RECEIVING DIVIDENDS

Retailers still clinging to their manual back-door receiving operations are hearing a wake-up call they can no longer ignore: Those with automated systems are snatching gross margin points from those who don't.Computerized direct-store-delivery systems are boosting retailers' gross profit margins by as much as 3%, with most reporting a minimum increase of 0.5%, retailers told SN.And as one retailer

Retailers still clinging to their manual back-door receiving operations are hearing a wake-up call they can no longer ignore: Those with automated systems are snatching gross margin points from those who don't.

Computerized direct-store-delivery systems are boosting retailers' gross profit margins by as much as 3%, with most reporting a minimum increase of 0.5%, retailers told SN.

And as one retailer put it, "The extra half a percent [profit margin increase] we picked up came from someplace" -- most likely the store down the road that mistakenly believes its manual receiving procedures are religiously followed, invoices are perfect and discounts always applied.

By bringing a computerized method to the madness that sometimes overtakes back-door receiving operations, retailers can precisely track what's being delivered, update their inventory instantly, avoid costly invoice errors and ensure that they receive the discounts they were entitled to all along.

Retailers configure their computerized receiving systems in different ways, but most check in deliveries with wireless handheld scanners

that communicate with the in-store computer to verify prices, costs, quantities and discounts negotiated by their buyers.

Automated systems give retailers more control in the receiving operations, whether by identifying unauthorized shipments or by flagging invoice errors, which can be reconciled on the spot, rather than weeks or months later.

"Computerized DSD has the effect of improving vendors' math," said Dale McCorkle, microsystems specialist at Minyard Food Stores, Coppell, Texas, which is rolling out an automated system to 80 stores at a rate of one store each week.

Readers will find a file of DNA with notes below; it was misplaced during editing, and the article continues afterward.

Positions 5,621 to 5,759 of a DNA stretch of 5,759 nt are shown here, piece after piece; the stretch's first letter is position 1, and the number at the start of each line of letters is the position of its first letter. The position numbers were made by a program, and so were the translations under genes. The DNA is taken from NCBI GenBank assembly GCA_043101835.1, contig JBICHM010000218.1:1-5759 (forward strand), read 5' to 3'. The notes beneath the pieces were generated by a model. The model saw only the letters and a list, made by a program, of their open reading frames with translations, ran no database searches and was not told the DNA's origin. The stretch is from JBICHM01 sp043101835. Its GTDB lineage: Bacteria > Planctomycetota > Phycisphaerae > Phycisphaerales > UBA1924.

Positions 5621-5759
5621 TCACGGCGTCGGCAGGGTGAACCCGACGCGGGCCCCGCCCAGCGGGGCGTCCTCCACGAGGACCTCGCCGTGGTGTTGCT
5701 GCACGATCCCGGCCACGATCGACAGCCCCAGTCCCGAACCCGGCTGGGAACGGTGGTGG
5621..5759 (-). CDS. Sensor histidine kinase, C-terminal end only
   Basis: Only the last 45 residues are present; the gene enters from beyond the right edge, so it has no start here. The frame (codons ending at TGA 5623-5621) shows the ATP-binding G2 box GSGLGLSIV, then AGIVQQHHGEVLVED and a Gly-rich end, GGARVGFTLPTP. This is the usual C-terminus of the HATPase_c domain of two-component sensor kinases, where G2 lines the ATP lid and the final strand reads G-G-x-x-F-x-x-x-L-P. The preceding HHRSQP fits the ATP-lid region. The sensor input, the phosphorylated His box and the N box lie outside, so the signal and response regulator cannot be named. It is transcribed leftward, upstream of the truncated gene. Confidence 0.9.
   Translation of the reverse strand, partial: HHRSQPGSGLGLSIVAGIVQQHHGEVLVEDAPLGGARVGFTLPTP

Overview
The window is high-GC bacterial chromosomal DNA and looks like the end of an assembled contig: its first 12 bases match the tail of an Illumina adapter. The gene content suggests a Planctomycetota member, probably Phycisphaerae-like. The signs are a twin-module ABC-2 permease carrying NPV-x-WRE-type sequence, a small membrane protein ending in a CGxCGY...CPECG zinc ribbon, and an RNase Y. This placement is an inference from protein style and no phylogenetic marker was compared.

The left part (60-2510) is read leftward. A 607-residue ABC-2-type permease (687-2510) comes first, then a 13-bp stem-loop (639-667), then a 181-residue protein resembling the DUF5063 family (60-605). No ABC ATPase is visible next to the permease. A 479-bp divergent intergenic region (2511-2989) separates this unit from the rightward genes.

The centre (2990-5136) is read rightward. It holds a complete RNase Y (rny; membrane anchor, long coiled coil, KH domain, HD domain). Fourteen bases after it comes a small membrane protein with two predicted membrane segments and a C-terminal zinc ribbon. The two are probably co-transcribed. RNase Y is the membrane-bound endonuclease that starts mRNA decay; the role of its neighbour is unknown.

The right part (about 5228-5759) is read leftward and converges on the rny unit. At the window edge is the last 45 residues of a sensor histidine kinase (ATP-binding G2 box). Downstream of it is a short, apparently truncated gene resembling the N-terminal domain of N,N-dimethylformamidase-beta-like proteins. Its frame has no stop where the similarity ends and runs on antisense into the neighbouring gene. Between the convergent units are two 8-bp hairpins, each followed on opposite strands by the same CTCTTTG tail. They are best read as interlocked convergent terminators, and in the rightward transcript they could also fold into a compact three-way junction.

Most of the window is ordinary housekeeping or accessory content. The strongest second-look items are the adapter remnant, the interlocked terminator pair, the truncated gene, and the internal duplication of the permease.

"The first day we have a new system operating in a store, we will hand back 50% of [vendor] invoices, primarily because they have math errors on them," he said. "In one week, that'll be down to 8% to 10%, and in two weeks, down to 3% to 4%."

Scott Merrill, senior manager of open systems development at Shaw's Supermarkets, East Bridgewater, Mass., strongly encouraged retailers to exercise the new leverage automated DSD brings.

"One of the policies we came up with was, if the vendor comes in and makes a mistake twice, he's out of here," Merrill said at a recent industry meeting. "We didn't necessarily tell the vendor that. We told his driver he was out of here, and that driver was no longer ever allowed in one of our Shaw's stores again.

"That forced the vendor to realize he had to tighten up his own ship," Merrill said.

Fewer invoice errors also mean less labor is needed for reconciliation.

Genuardi Super Markets, Norristown, Pa., saved up to 20 hours per week in clerical labor after introducing automated DSD to 23 stores this summer," said Mike Venazio, MIS director.

Ultra Mart, Menomonee Falls, Wis., also saw immediate efficiencies in clerical tasks. "In accounts payable, instead of spending our time, energy and resources on research and data entry, the staff is now getting into understanding more of the business side of it as opposed to the tedious details. They are doing things at a higher level," explained Scott Sylla, chief financial officer.